Q_joanneknowles's Reviews > The Poet Slave of Cuba: A Biography of Juan Francisco Manzano

The Poet Slave of Cuba by Margarita Engle
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's review
May 04, 2011

really liked it
Read in May, 2011

I really enjoyed reading The Poet Slave of Cuba. It is an excellent multicultural young adult biography of Juan Francisco Manzano. Margarita Engle writes beautiful poetry through the eyes of Juan Francisco Manzano, and the story left me extremely intrigued about Manzano's life after his escape. I found this book culturally relative because it incorporated Latino/a culture and language without overtly Americanizing it or re-writing Spanish phrases in English. I do not know much about the history of slavery in Cuba, but the poetry seemed culturally accurate. It portrayed a variety of Latino/a characters. I think the story would be wonderful for classroom use. The text is written in short poems, so it would not be overwhelming to students. The tragic story could be used when discussing slavery, discrimination, Latino/a history, and even cencorship (See the Biographical Note at the end of the text.) One of the things I loved about this book was the way Engle distinguishes between darker and lighter skin tones. The slaveholders lighten their skin with an eggshell and rice mixture, but can not do so on Holy Week when they have to be "humble." Overall, I would definitely recommend this book and will add it to my classroom library.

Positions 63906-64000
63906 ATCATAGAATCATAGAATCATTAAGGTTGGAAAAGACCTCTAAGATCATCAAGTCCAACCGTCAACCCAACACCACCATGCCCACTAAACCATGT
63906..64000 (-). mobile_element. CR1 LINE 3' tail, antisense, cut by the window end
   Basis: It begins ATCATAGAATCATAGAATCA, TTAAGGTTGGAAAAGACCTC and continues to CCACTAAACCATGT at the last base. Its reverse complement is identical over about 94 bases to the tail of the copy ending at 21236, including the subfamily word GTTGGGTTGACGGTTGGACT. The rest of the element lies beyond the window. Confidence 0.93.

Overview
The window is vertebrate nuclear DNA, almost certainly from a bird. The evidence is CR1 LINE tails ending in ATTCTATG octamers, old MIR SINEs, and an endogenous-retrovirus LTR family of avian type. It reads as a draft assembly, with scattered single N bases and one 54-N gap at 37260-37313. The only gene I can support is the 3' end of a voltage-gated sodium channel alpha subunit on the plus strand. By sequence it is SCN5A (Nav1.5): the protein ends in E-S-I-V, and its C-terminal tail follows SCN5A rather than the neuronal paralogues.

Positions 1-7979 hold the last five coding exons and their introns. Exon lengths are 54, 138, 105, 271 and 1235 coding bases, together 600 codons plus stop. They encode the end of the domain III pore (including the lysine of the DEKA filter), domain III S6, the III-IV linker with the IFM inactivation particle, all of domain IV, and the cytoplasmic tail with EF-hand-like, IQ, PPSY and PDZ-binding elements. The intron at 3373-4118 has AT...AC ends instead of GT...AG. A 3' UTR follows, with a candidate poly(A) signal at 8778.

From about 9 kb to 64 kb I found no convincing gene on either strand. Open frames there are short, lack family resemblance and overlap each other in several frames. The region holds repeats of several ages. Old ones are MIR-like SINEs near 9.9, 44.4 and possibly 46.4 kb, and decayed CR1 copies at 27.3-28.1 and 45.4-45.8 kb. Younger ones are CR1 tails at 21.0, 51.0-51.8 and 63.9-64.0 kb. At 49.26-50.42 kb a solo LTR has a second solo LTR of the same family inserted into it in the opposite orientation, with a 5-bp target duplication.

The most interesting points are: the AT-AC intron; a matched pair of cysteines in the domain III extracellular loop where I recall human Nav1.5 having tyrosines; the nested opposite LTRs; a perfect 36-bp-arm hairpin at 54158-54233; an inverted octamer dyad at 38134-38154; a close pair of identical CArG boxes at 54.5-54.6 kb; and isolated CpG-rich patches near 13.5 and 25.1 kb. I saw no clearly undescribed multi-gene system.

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message 1: by [deleted user] (new)

I originally read this book for another class and did not enjoy it. I found it to be bland and unexciting. This is partly due to the fact that I do not, or did not, enjoy poetry at all. My negative feelings going into the novel reflected back at me as I read it. In fact, this was the first book I had ever read for one of the children’s literature classes at NLU as part of the genre of poetry. After putting it aside for the rest of the course, I went back and read it once I had a multicultural literature course. I loved it the second time I read it! This time I was able to examine it for its multicultural factor and not for simply being poetry. As I reread it I noticed Latino/a aspects such as the darker and lighter skin tone descriptions you mention above or whitening of the skin with the eggshells. I totally missed this the first time or skimmed over it because I was so caught up in disliking the format the novel was written in. Since then, I have incorporated this book into my 8th grade classroom library as an independent read for my students. I could also definitely see using it as part of a unit on slavery or poetry.

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